Residents have again called on a district quarry to put the community first and implement rail as part of any expansion.
They were speaking after Gunlake Quarry managing director Ed O’Neil told The Post he was considering an appeal against the Planning Assessment Commission’s April refusal of the plan.
The company is also contemplating a modified application.
But Mr O’Neil has again ruled out rail to transport the proposed near tripling of hard rock product to two million tonnes at the Brayton Road operation. On Friday he said he would have to offload 15 of 35 employees if he didn’t receive direction soon on his bid.
The statement has “puzzled” some Brayton and district residents.
In a joint statement, Michele Costello, Dr Michael Sernik of Towrang and Towrang Valley Progress Group president Geoff Pearson said the Department of Planning had twice told Gunlake to “fully assess rail.” So too had the PAC.
“On each occasion he has been found not to have complied with that request,” they said.
“As a result his application for expansion of the Gunlake Quarry has been refused. It would seem that any uncertainty concerning his expansion plans is a matter of his own making.
“Mr O’Neil says he ‘has ramped up production to meet demand’ and employed 15 more people last year in an ‘educated’ expectation of a favourable response. This is surprising because Gunlake’s EIS says the expansion would only result in seven more jobs at the quarry.”
The trio questioned whether the company had increased production beyond its licence limit of 750,000 tonnes.
“It is tragic if 15 people lose their jobs, but if Ed has employed them without first obtaining expansion approval and knowing he has work for them, isn’t that his fault?
“...The local community are not against business, quarrying or growing local industry. Just ask Holcim. We threw a party for them and supported their recent expansion application. We simply ask Gunlake to do the right thing and adopt the same mitigation measures employed by Holcim and Boral to protect the local community and the local environment.”
Big Hill resident Ken Wray feared the impact from the proposed maximum 590 trucks a day plus those from Twynam Agricultural Company’s planned composting facility nearby at the nearby Johnniefelds property. The “worst case scenario” was 740 trucks per day if Twynam also eventually went ahead with plans to backfill a an onsite quarry with building materials, he claimed.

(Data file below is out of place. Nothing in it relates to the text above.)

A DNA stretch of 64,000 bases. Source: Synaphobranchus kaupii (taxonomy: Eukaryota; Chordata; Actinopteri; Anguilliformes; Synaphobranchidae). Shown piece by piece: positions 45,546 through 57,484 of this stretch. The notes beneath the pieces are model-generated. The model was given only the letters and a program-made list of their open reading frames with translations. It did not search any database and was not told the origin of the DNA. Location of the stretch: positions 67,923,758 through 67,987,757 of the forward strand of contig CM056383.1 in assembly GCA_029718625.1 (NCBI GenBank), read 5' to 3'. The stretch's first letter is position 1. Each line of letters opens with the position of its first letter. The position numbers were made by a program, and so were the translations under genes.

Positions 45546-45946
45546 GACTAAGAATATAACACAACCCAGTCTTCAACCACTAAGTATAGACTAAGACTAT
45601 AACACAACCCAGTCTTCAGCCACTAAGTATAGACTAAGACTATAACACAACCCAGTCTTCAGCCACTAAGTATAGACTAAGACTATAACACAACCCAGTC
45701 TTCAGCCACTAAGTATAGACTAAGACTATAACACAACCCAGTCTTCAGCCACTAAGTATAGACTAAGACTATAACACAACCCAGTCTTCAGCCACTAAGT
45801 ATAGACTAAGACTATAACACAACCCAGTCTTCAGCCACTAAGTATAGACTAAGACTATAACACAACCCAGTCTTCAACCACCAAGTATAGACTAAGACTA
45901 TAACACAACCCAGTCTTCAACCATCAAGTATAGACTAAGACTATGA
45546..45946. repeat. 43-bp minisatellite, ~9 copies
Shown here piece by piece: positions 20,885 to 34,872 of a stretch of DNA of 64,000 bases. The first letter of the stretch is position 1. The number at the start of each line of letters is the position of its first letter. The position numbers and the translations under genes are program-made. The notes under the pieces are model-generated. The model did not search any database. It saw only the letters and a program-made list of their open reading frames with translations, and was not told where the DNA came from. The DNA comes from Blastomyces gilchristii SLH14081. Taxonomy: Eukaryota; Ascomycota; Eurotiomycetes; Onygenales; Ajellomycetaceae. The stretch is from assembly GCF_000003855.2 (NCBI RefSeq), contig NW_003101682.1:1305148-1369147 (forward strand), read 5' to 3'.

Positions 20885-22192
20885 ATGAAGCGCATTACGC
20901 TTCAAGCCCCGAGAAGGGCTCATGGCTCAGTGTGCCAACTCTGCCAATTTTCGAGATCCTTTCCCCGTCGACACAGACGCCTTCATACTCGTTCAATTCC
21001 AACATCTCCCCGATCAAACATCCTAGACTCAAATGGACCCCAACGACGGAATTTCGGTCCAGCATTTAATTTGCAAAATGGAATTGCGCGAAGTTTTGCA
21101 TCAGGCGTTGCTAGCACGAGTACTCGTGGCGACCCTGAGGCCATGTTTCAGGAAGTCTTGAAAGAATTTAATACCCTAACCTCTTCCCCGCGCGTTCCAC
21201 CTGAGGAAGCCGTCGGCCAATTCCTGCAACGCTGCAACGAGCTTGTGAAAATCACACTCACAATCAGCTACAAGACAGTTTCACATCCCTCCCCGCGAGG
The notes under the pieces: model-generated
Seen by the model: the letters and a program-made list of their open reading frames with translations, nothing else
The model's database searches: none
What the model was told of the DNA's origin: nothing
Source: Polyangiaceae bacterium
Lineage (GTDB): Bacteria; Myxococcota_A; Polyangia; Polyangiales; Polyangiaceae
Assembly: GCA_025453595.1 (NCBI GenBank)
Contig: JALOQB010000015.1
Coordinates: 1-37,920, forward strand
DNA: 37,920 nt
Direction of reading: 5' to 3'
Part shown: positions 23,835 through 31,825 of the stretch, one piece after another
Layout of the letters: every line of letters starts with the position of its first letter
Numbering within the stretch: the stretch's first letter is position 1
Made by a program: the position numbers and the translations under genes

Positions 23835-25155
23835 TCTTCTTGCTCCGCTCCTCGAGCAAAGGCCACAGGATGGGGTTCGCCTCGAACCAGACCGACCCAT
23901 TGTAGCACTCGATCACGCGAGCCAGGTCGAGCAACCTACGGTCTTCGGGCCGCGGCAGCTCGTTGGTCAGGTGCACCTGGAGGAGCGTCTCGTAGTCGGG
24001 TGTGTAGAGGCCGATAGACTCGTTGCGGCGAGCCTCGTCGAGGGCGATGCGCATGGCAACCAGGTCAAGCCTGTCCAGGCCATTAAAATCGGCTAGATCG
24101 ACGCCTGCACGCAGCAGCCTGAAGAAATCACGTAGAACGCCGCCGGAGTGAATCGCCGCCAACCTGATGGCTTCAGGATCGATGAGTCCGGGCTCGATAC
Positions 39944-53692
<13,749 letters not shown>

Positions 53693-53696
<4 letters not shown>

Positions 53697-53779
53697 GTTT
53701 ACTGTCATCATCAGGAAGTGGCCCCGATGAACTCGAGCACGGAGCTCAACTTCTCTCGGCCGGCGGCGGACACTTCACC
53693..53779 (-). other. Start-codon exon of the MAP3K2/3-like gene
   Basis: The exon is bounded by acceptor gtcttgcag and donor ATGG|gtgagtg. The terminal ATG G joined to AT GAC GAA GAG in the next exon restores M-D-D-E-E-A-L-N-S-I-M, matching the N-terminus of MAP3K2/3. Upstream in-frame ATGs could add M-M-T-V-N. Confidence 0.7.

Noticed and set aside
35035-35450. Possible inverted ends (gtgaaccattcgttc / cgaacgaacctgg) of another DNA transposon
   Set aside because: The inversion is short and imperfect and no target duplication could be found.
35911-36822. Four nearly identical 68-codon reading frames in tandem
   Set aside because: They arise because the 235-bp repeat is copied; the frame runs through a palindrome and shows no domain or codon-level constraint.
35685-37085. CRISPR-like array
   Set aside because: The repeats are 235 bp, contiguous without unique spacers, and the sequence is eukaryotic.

“All of this on country roads primarily designed for use by local residents and at the very worst school buses, not heavy transport vehicles,” he said.
However Twynam CEO Johnny Kahlbetzer said the quarry was still leased to Holcim under a 20-year arrangement. His company had no control over the pit and had no immediate plans to utilise it for building material disposal, he told The Post.
Mr Wray argued Gunlake’s statement that it intended to stick to the proposed route “did not bode well for future relations.” He called for a more conciliatory approach.
“The changes that Gunlake propose for the haulage route are cosmetic at best,” Mr Wray said.
“The major problem is in the middle of Ambrose Rd at a t-intersection at the top of a crest where there is minimal visibility. This intersection has had numerous incidents already. It’s lethality is magnified in foggy weather. There is no proposal to minimise the danger at this intersection.
“It is not the intention of the community to prevent any of these projects proceeding, but they cannot be allowed to proceed and to significantly increase the danger to road users and to destroy the residents’ quality of life.
“The PAC has a much broader view of the issues than the Department of Planning and Environment or the RMS, and were able to view the development from the community perspective.”
Meantime, Goulburn MP Pru Goward earlier said she welcomed “the independent and thoughtful consideration the PAC had given to the Gunlake Quarry project.”
“I agree with the PAC’s assessment of looking for a coordinated approach to the provision of rail services across the region, and would be very happy to lobby the State Government to ensure this happens,” she said in a statement.
“If we are to get the full benefits of quarrying and ensure our country roads remain safety, then we must look at developing an integrated rail strategy. I look forward to working with the quarry industry on developing this strategy.”